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Scale and Measuring Impact: A Case Study in Size

By December 6, 2016No Comments

Komera Scholars at Fawe boarding school, Rwanda

Questions we often receive from supporters: What are your plans to scale? How many people do you reach? What is your impact in numbers?

Let us not forget for an instant that these are people we’re talking about. Real-life people like you and I.

Komera has educated 126 girls through our scholarship and graduate program since 2007. Our mission is to develop self-confident young women through programs in education, community development and sport- and we’re really proud of how we achieve that. The average family household in Rwanda has 10 people. When one girl in the family goes to school, life changes for 10 people. When 72 girls go to school, life changes for 720+ people. Komera’s community empowerment program reaches hundreds of girls in local schools, our soccer tournaments reach even more, and our Komera Parent & Guardian Cooperative adds to our impact of over 1,000 members in the community.

Of course we want to reach as many people as possible. Of course we want to transform our entire community. We want to educate, support, train, empower, inspire. But when we talk about numbers, we have to think – at what cost? How will our resources look when spread across 500 students, instead of 72? Will girls who need extra counseling, mentoring, and attention, fall through the cracks? Our focus on depth is with intention and purpose.

It is $500 per year for tuition at a local boarding school in Rwanda. It would be simple to pay school fees for hundreds of girls, send them off, and pat ourselves on the back- we educated hundreds of girls! Education changed their life! Done.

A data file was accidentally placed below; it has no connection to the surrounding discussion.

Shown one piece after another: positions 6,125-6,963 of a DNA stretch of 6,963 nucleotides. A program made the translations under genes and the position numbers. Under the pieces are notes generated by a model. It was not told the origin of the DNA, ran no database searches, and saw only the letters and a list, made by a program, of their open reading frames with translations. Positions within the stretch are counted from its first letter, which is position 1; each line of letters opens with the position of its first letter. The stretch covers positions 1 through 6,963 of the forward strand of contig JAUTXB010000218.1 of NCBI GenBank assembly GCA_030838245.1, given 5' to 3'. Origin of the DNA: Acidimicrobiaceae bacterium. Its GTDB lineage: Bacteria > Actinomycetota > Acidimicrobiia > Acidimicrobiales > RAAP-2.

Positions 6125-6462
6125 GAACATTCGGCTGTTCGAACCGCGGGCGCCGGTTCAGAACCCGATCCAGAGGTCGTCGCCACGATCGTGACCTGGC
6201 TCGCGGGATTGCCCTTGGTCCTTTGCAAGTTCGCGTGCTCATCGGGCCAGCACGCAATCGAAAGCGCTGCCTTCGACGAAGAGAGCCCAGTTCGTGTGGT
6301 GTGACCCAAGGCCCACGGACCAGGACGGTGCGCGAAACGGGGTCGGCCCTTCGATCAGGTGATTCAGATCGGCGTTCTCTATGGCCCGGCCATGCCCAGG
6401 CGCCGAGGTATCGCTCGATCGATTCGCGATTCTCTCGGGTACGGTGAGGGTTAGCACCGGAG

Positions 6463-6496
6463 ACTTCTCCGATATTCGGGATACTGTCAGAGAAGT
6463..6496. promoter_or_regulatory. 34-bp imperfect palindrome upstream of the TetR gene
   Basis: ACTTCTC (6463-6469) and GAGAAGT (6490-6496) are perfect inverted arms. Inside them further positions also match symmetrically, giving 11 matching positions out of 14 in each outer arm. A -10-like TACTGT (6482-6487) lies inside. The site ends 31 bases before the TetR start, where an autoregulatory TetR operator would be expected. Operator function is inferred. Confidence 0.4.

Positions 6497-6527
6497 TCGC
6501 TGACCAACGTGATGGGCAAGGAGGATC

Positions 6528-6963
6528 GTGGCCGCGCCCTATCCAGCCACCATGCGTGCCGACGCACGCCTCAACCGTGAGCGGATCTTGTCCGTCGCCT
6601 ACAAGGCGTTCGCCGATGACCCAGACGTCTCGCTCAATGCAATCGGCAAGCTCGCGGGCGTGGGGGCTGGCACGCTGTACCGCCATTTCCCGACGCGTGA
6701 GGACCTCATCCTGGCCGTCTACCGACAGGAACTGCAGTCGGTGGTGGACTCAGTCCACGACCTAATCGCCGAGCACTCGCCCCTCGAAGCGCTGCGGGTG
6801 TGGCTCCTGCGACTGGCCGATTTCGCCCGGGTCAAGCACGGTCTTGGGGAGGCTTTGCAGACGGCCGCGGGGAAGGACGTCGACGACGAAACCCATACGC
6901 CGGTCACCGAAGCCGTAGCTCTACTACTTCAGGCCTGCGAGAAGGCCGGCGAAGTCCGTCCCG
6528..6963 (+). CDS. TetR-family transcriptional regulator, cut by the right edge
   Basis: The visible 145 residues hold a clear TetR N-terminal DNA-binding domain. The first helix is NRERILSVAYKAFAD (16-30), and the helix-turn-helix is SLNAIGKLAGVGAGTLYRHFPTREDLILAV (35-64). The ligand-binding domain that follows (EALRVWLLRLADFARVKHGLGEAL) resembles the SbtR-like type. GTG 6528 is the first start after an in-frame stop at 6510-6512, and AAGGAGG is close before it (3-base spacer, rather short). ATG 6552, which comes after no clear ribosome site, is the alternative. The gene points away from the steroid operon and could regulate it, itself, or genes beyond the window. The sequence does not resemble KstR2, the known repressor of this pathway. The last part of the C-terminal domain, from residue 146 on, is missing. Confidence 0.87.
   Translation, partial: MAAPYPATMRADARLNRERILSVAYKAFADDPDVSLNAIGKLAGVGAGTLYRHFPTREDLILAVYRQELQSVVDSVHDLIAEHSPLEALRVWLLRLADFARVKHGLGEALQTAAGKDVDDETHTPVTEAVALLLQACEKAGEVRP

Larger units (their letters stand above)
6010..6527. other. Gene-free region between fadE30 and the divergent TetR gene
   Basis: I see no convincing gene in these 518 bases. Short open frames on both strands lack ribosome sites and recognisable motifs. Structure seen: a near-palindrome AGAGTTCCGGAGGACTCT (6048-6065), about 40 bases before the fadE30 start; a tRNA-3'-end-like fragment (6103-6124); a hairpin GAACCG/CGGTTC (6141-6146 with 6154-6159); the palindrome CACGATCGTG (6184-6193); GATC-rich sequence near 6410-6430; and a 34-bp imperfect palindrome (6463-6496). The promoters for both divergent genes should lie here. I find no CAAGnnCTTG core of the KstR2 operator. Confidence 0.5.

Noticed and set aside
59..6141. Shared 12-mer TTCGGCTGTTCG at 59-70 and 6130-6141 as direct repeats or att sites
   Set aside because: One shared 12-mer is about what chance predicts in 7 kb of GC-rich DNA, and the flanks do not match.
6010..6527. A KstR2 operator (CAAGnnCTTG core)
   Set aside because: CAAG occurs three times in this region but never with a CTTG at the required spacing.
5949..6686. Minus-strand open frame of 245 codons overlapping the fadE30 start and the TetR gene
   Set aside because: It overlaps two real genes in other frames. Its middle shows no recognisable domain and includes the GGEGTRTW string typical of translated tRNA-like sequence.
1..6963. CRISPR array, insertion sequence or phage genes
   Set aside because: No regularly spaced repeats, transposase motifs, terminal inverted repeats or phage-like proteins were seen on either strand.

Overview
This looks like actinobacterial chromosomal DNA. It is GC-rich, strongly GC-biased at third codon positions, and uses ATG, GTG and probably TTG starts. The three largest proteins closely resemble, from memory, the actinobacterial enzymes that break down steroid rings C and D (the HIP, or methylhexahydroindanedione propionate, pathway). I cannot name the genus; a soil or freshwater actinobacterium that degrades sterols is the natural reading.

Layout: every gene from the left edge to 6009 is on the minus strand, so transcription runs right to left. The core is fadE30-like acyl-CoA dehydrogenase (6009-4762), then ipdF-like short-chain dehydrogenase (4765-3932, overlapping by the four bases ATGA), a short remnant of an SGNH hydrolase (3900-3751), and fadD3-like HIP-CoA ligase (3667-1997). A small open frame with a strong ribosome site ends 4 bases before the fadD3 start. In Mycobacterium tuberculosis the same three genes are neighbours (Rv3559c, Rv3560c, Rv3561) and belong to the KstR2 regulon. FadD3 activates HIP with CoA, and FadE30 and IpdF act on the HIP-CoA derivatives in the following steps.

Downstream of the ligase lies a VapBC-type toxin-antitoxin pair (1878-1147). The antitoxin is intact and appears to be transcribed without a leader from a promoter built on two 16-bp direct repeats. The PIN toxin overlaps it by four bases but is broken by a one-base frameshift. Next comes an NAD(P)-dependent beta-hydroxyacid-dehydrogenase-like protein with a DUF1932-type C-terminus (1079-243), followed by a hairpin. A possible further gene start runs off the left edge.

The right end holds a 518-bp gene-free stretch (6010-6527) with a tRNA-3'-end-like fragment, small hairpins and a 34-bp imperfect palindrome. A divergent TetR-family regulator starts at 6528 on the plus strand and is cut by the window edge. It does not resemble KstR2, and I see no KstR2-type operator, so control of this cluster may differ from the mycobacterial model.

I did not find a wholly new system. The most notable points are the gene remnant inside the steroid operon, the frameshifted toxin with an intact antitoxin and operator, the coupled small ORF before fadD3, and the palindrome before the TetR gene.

As many small community-based organizations understand, there is no “silver bullet” solution. Education is incredibly important, and access to education and paying for school fees is disproportionally unequal for girls. Getting girls into school is one thing. Keeping girls in school to graduate and on to their next step, is another. Komera provides holistic support for young women that will give her the best chance of success. We provide quarterly leader summit camps, mentors at school, social workers to council, academic and personal materials needed for boarding school, sports programs, business opportunities for families. When given opportunities to grow, we have done so thoughtfully and slowly in ways that stay true to our mission.

For many nonprofit organizations, the choice to stay small is incredibly challenging and is a constant conversation in our office. As Founder and Executive Director, Margaret Butler recently said in and interview with Forbes,

“I’m not anti-scale. Done right, it can be transformative, but right now in the fundraising landscape it feels that scale equals good. The only good. It frustrates me to see phenomenal community-based organizations that are providing critical services to their communities being forced to scale for funding dollars.”

dsc02557If your organization is doing incredible, authentic, meaningful work, we invite you to join us in changing the conversation. Let us not be swayed by pressure to scale. Let us choose to focus inward and continue providing life-changing programming, and be transparent and honest about our results. Evaluate and report on the impact of your work, and make the decision to scale (or not) based on what works for your community. Now pat yourself on the back, and get back to work.





Lauren LeBlanc joined Komera in 2015 as the Development & Communications Manager. She works out of Impact Hub Boston with the Executive Director and Founder of Komera, Margaret Butler. Lauren’s experience in the nonprofit sector includes work in nonprofit consulting, micro-finance, fair trade and social justice. She lives in Jamaica Plain with her partner and their dog, Jemma.